Across the nation, Americans are commemorating Veterans Day with parades, wreath-laying ceremonies, monument dedications and other events.
NEW HAMPSHIRE: GREEN PASTURES
Richard Velez is a veteran who makes it clear: He didn’t serve in a war, but he welcomed home family and friends — brothers all — who had seen “the beast” that is combat.
At the New Hampshire State Veterans Cemetery in Boscawen, Velez joined hundreds of others on Veterans Day. Velez, a 51-year-old from Dover who served with the Army from 1980-86, rode to the peaceful patch of land along the Merrimack River with a Vietnam vets motorcycle club.
“This is a place of brokenness,” he said. “Just being here, you find that peace that you’re looking for, that you need. And you feel less broken.”
Veterans — those who have seen combat and those who haven’t — take special solace in the cemetery’s green expanses, he said. They find their connection in the orderly rows of headstones that remember comrades from the Civil War to the present.
“It’s the brotherhood,” he said. “We never rest because of the beast we’ve seen. And once you’ve seen the beast, you can’t unsee it.”
VIRGINIA: ARLINGTON NATIONAL CEMETERY
President Barack Obama paid tribute to those who have served in the nation’s military, including one of the nation’s oldest veterans, 107-year-old Richard Overton.
“This is the life of one American veteran, living proud and strong in the land he helped keep free,” Obama said during a ceremony at Arlington National Cemetery.
Overton was among those in the audience for the outdoor ceremony on a crisp, sun-splashed Veteran’s Day. Earlier in the day, Overton and other veterans attended a breakfast at the White House.
Obama used his remarks to remind the nation that thousands of service members are still at war in Afghanistan. The war is expected to formally conclude at the end of next year, though the U.S. may keep a small footprint in the country.
NEVADA: LAMENTING BUDGET CUTS
The Las Vegas parade, billed as the largest Veterans Day parade west of the Mississippi, took Nellis Air Force Base as its theme after government cuts led to cancellation of an air show there.
Floats featured zooming planes and trails of exhaust, and contingents of Air Force personnel and trainees marched at in powder blue uniforms at intervals during the procession.
Retired Air Force mechanic Mark Goldstom, 51, took his 14 year-old son to see the air show last year but spent Monday watching the parade from a lawn chair downtown.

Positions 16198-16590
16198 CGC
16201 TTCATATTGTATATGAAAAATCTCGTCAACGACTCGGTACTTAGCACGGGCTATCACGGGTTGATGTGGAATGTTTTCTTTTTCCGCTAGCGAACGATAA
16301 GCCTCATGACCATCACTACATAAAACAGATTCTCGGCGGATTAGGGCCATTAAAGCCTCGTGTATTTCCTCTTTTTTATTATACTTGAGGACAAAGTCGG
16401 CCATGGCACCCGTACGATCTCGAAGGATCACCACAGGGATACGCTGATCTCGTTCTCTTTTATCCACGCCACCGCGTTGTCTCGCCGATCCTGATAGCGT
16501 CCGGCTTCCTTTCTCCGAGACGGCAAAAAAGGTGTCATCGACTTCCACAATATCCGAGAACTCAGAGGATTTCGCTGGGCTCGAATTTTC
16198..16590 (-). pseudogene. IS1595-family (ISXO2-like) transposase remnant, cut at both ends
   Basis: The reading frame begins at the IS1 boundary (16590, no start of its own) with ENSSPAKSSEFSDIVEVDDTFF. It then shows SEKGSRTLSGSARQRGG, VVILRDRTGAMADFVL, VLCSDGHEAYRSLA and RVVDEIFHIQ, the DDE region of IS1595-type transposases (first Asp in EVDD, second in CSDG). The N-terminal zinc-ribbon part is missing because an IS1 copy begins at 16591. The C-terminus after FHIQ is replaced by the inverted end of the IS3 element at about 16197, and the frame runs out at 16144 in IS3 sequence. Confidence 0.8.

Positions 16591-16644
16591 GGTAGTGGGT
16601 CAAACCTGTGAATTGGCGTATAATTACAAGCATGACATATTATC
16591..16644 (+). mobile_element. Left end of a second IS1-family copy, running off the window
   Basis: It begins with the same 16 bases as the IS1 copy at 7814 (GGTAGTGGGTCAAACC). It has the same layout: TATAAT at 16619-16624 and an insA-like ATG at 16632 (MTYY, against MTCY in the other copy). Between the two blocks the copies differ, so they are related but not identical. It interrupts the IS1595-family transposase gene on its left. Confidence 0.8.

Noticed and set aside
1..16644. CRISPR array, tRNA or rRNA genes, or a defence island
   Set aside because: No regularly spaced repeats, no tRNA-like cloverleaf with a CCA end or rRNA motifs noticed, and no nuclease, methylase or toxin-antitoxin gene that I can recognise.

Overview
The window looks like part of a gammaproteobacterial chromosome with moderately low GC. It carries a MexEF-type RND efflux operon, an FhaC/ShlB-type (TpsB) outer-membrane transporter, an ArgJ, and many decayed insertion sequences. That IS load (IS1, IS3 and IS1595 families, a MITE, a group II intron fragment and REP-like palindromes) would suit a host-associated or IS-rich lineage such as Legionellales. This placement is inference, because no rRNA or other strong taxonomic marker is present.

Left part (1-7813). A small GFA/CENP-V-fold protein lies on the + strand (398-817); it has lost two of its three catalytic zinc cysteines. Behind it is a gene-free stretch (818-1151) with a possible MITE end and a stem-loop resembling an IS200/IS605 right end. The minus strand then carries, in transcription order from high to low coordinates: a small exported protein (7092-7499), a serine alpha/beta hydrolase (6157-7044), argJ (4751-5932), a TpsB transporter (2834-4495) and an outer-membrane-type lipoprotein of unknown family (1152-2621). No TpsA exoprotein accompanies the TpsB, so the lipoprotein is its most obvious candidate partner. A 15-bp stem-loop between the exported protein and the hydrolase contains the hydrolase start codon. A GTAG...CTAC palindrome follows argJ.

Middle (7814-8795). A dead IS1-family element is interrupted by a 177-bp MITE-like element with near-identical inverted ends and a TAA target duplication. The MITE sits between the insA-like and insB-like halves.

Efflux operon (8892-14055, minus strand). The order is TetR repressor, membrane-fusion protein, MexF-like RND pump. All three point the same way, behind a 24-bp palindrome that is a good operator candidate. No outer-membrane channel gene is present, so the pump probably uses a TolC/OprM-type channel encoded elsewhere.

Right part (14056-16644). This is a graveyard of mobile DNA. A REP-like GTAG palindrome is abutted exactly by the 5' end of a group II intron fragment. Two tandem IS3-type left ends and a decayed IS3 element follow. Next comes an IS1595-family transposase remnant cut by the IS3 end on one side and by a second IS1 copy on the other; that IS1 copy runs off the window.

“You don’t have the airplanes, the smell and things that you would at an airshow, but it’s still great,” he said.
Goldstom was more disturbed about the reason the air show was canceled this year.
“In my opinion, they shouldn’t cut any military or vet spending,” he said. “That’s the last thing they should cut.”
OKLAHOMA: A WALL OF HEALING
A retired Air Force colonel who spent more than five years as a prisoner of war says a new permanent wall commemorating Vietnam veterans in Enid will offer healing, love and unity.
Col. Lee Ellis was the keynote speaker at the dedication of the Woodring Wall of Honor and Veterans Park at Woodring Regional Airport in Enid. The wall had been part of a traveling exhibit but will now become Oklahoma’s official memorial to those who served in the Vietnam War. The wall is a smaller replica of the Vietnam Veterans Memorial wall in Washington.
Ellis was a Vietnam prisoner of war with Arizona Sen. John McCain. He says the wall will help ensure that the men and women who served are never forgotten.
NEW YORK: REMEMBERING 9/11
The memory of the Sept. 11 attacks surfaced at New York City’s Veterans Day parade, with families of World Trade Center victims carrying a giant American flag along Fifth Avenue amid shouts of “Don’t forget 9/11.”
“When I was first elected mayor, there was still smoke rising from the World Trade Center site,” Mayor Michael Bloomberg said at a pre-parade wreath-laying ceremony. “And that was a very difficult time, when men and women in the armed forces were stepping up to confront new threats to ensure our safety.”
Organizers called the New York celebration, which has been renamed America’s Parade, the nation’s largest Veterans Day event.
WASHINGTON, D.C.: TUSKEGEE AIRMEN
Two of the original Tuskegee Airmen joined Washington, D.C., leaders for a Veterans Day wreath-laying ceremony.
William Fauntroy Jr. and Major Louis Anderson, both of Washington, were honored during Monday’s ceremony at the city’s African American Civil War Memorial and Museum.
Del. Eleanor Holmes Norton, who represents the district in Congress, presented Anderson with a bronze replica of the Tuskegee Airmen’s Congressional Gold Medal.
The 88-year-old Anderson was part of the ground support service for the Tuskegee Airmen, a group of black pilots who fought in World War II.
Fauntroy was honored with the Congressional Gold Medal in 2007. He is the brother of Walter Fauntroy, Norton’s predecessor as the district’s delegate to Congress.